MARIA: And the little ones just want to be loved. Oh please, Captain, love them, love them all.
When Maria first arrives in the von Trapp household, she finds that the captain keeps the children at arm's length. Maria pleads with him to let them in. You've got to feel for the poor kids. They've lost their mother and now they have a father who calls them with a ship's whistle.
BARONESS: There's nothing more irresistible to a man than a woman who's in love with him.
MARIA: In love with him?
BARONESS: Of course. What makes it so nice is . . . he thinks he's in love with you.
At the party the captain throws to introduce the baroness to his friends, the baroness realizes her boyfriend has feelings for Maria. Strategic lady that she is, she decides to drive Maria away by telling her about the captain's feelings—guessing (correctly) that the very pious Maria would be mortified. She's way more experienced in the arts of romance than Maria, who's probably never given it a thought before now.
REVEREND MOTHER: Are you in love with him?
MARIA: I don't know! I don't know. […] There were times we looked at each other, I could hardly breathe.
When Maria goes back to the abbey to escape the romantic sitch with the captain, the Reverend Mother doesn't take long to press her on what happened with the von Trapps. She's wise and perceptive, and guesses what the problem is right away. She says it in a way that's totally non-judgmental. As a nun, she's taken a vow of celibacy but she knows that life in the abbey's not for everyone. Maria's so inexperienced that she knows she has strange feelings for the captain but can't identify them as love.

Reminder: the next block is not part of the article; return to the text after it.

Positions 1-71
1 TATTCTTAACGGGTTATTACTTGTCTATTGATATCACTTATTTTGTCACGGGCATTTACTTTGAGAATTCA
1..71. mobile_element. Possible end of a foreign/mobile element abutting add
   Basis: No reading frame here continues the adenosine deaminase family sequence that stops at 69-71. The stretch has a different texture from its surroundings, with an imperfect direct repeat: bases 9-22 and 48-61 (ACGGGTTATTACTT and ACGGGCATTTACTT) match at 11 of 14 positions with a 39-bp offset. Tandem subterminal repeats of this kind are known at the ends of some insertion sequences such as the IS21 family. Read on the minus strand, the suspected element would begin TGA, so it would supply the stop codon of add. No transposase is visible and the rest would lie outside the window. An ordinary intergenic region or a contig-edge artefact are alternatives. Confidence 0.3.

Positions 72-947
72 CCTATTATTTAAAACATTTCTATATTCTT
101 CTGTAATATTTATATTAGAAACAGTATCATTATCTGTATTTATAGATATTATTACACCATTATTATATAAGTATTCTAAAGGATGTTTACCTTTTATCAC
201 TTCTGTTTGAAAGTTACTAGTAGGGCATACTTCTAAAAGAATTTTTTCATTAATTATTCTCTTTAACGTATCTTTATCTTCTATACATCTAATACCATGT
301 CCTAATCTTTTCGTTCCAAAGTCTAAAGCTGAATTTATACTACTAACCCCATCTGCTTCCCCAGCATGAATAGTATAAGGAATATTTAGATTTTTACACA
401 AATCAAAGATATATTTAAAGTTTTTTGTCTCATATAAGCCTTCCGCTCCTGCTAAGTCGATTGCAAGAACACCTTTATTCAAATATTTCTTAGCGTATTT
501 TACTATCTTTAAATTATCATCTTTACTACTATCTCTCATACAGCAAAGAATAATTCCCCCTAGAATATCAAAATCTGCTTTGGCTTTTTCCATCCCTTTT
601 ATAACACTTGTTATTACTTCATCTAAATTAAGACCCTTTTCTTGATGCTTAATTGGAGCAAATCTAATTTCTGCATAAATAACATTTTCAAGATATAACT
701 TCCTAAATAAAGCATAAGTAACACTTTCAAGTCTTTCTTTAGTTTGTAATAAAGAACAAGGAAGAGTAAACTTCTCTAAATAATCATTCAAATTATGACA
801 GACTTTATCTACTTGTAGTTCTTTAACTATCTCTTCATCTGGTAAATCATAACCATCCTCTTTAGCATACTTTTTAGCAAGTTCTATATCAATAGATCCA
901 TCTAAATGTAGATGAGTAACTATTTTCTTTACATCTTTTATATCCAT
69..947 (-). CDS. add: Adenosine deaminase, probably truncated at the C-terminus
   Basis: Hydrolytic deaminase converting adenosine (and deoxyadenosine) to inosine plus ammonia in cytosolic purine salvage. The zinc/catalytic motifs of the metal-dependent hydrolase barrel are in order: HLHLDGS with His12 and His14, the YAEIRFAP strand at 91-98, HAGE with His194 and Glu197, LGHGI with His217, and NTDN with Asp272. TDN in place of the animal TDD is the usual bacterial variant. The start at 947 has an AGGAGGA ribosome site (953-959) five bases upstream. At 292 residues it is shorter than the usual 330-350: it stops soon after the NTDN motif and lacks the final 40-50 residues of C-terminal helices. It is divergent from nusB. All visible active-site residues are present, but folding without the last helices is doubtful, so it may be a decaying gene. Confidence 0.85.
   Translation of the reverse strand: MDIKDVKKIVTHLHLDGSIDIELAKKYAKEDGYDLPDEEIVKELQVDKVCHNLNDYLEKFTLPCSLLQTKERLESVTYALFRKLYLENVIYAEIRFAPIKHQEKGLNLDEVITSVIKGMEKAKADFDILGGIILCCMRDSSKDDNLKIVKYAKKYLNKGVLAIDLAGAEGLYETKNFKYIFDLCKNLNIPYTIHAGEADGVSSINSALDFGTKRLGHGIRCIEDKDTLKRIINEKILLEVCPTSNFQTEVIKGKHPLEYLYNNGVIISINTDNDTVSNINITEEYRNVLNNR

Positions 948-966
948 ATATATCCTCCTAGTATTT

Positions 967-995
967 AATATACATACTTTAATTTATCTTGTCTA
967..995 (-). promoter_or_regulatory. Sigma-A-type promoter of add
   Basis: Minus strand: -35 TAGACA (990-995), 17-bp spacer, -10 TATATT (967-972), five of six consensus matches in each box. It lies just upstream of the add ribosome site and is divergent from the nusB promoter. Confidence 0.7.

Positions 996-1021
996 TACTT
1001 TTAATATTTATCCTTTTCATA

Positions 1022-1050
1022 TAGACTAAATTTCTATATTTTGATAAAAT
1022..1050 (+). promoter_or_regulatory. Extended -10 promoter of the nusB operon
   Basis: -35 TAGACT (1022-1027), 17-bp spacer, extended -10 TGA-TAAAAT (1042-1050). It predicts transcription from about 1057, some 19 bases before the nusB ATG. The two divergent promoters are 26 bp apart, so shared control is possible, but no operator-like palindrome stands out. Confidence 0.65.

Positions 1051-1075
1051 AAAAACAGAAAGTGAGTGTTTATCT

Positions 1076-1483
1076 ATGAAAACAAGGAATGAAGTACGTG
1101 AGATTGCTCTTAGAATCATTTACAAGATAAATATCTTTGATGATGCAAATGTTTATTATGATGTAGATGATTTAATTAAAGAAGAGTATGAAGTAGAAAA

MARIA: To have asked for his love would have been wrong. I couldn't stay, I just couldn't.
Maria feels like loving the captain was wrong, since she had pledged herself to God and her job was just to take care of the children. She's still a postulant nun, and she thinks she's committed a huge sin by abandoning her mission.
REVEREND MOTHER: Maria, the love of a man and a woman is holy, too. You have a great capacity to love. What you must find out is how God wants you to spend your love.
The Reverend Mother has an expansive view of love—love is love is love. She recognizes a loving heart when she sees one and knows that Maria needs to find the right place to express all that love.
CAPTAIN VON TRAPP: Well, you can't marry someone when you're in love with someone else, can you?
In the film's most romantic scene, Maria and the captain finally admit their feelings to each other. Maria's totally flustered at first, but in the song "Something Good," she says that this must be her good karma for having done something good in her life. She's amazed that he loves her.
This song wasn't in the original Broadway production. Rodgers wrote the music <em>and</em> lyrics for it since Hammerstein had died. In our humble opinion, you can tell. Sample lyric: "Nothing comes from nothing. Nothing ever could." Huh? Shmoop is a sucker for the song it replaced: "An Ordinary Couple."
LIESL: You love Father very much. I can tell you do.
MARIA: Very much.
Liesl, being more than a little interested in boys, is very curious to get love advice from her new stepmother. It seems to Shmoop that Maria's matured a lot since she left on her wedding trip. She suddenly seems more serious and poised. Does being a married woman do that to you? Does true love calm you down and make you grow up?
LIESL: Mother, what do you do when you think you love someone? I mean, when you stop loving someone. Or he stops loving you?
MARIA: Well, you cry a little, and then you wait for the sun to come out. It always does.
Liesl's just realized that her romance with Rolfe is going nowhere, since he's dumped her for the Nazi Party. Luckily, Maria's there to offer some much-needed perspective. But again, where did she suddenly get all this wisdom about relationships? A couple of months before, she was studying to become a nun, and we doubt that teenaged romantic drama was on the syllabus.